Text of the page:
5 ways Steinhoff could try to save itself if it acts swiftly
Steinhoff International Holdings NV’s attempts to arrest the fallout over accounting irregularities have failed to restore investor trust.
Despite three statements from the company in the past 48 hours, more than R140-billion in value has been destroyed, showing that investors don’t believe the retailer has gone far enough to boost confidence in the stock. Here are five things the Frankfurt- and Johannesburg-listed company could do to try to save itself from collapse, according to analysts and fund managers.
1. Sell assets, such as property
Steinhoff said in a statement on Thursday that it could sell “certain noncore assets” and raise a minimum of 1 billion euros ($1.2 billion). Better disclosure about what constitutes a noncore asset might help restore trust. The company could detail its targets for sales and the expressions of interest it said it had received.
Any properties for sale could be listed separately from businesses, according to Ron Klipin, a portfolio manager at Cratos Wealth in Johannesburg. A report by market researcher Euromonitor International suggested closing some stores.
2. Refinance liabilities and calm funders
The company has already said that subsidiary Steinhoff Africa Retail Ltd. will refinance long-term liabilities that are due to the parent company. That’s a step, but total long-term debt is about 10 billion euros, preference share capital is around 1.5 billion rand and short-term debt, amounting to 6.2 billion euros, could “fall over if the business fails,” said Adrian Saville, chief executive officer of Cannon Asset Managers in Johannesburg.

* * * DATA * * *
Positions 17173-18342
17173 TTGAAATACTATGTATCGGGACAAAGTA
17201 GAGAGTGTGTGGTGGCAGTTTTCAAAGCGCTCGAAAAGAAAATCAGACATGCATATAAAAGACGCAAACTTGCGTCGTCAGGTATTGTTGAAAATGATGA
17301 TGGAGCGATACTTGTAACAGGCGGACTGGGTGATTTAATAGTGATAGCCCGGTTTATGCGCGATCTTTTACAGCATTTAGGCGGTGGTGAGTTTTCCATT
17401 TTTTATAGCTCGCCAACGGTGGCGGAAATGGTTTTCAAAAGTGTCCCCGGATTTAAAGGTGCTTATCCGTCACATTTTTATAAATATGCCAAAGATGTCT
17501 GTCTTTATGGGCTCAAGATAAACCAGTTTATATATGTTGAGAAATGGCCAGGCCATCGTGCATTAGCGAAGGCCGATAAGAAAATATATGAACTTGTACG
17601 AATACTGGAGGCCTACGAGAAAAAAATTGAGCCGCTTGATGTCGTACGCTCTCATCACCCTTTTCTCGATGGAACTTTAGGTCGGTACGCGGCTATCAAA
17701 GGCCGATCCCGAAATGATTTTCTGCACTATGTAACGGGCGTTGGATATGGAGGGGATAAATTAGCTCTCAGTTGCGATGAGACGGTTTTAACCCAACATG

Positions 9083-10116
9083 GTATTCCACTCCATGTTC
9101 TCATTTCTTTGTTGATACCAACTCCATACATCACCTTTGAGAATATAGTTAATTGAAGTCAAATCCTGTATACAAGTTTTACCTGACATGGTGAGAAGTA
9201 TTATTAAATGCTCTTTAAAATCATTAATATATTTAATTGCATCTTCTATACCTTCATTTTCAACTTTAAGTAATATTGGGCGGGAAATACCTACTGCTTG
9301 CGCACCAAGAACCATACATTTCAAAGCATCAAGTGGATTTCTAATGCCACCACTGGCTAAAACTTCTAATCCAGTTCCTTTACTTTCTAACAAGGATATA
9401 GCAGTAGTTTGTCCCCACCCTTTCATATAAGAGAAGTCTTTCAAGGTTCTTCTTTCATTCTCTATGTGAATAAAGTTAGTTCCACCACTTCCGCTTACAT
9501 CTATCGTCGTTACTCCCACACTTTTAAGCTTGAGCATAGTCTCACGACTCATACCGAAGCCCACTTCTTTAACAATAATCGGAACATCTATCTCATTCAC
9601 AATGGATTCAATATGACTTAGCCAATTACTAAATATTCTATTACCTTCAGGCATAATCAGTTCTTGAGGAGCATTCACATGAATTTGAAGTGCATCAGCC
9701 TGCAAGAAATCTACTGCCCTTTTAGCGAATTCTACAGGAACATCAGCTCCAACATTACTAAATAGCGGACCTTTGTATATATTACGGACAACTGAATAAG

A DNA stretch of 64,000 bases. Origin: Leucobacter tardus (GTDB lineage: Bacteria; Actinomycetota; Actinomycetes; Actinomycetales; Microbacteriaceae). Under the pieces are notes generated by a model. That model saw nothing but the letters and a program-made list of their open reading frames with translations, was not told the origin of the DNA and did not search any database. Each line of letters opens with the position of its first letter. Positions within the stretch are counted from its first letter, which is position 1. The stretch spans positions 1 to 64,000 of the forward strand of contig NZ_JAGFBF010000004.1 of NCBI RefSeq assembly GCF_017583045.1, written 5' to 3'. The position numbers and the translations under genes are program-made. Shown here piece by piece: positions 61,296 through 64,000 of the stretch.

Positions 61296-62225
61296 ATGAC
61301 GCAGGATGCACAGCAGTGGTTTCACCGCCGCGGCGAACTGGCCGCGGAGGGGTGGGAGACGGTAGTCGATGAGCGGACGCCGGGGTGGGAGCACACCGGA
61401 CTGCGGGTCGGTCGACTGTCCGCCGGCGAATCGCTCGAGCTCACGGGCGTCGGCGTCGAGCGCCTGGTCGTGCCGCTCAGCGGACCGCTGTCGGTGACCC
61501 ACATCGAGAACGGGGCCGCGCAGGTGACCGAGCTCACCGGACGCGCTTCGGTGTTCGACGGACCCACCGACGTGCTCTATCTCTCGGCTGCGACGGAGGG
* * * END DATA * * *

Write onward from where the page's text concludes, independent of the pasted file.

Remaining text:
More needs to be done than the refinancing by Steinhoff Africa — including sweet-talking the bondholders and bankers who now hold Steinhoff International’s fate in their hands.
3. Disclose the details of off-balance-sheet entities
Steinhoff has not yet disclosed the extent of off-balance-sheet companies and vehicles, or their purpose. “Off-balance-sheet companies were set up to hide losses,” Magda Wierzycka, CEO of Sygnia Asset Management in Cape Town, said on Thursday, adding that “debt was taken on at a massive pace” inside those structures.
Murray Dicks, reputation and risk leader for Steinhoff’s auditor, Deloitte & Touche, declined to comment.
4. Start bankruptcy-protection talks and suspend the shares
Steinhoff has plummeted more than 75% over two days. By any definition, that’s catastrophic. Steinhoff could initiate bankruptcy-protection talks and move to have its shares suspended. While it may be hard to recover from what could be seen as an admission of defeat, it would give Steinhoff time to ring-fence itself from claims as it tries to shore up its finances.
5. Expedite PwC’s investigation
Steinhoff said on Wednesday it had approached PricewaterhouseCoopers to investigate the accounting irregularities. No detail was given on when the firm would start its work or how long it might take to produce its findings. Because of the share plunge, Steinhoff can’t wait long.
“Allegations of earnings manipulations, uncontrolled acquisition sprees and tax fraud are just the tip of the iceberg,” according to Wierzycka. “Many names are implicated. Many more will follow.”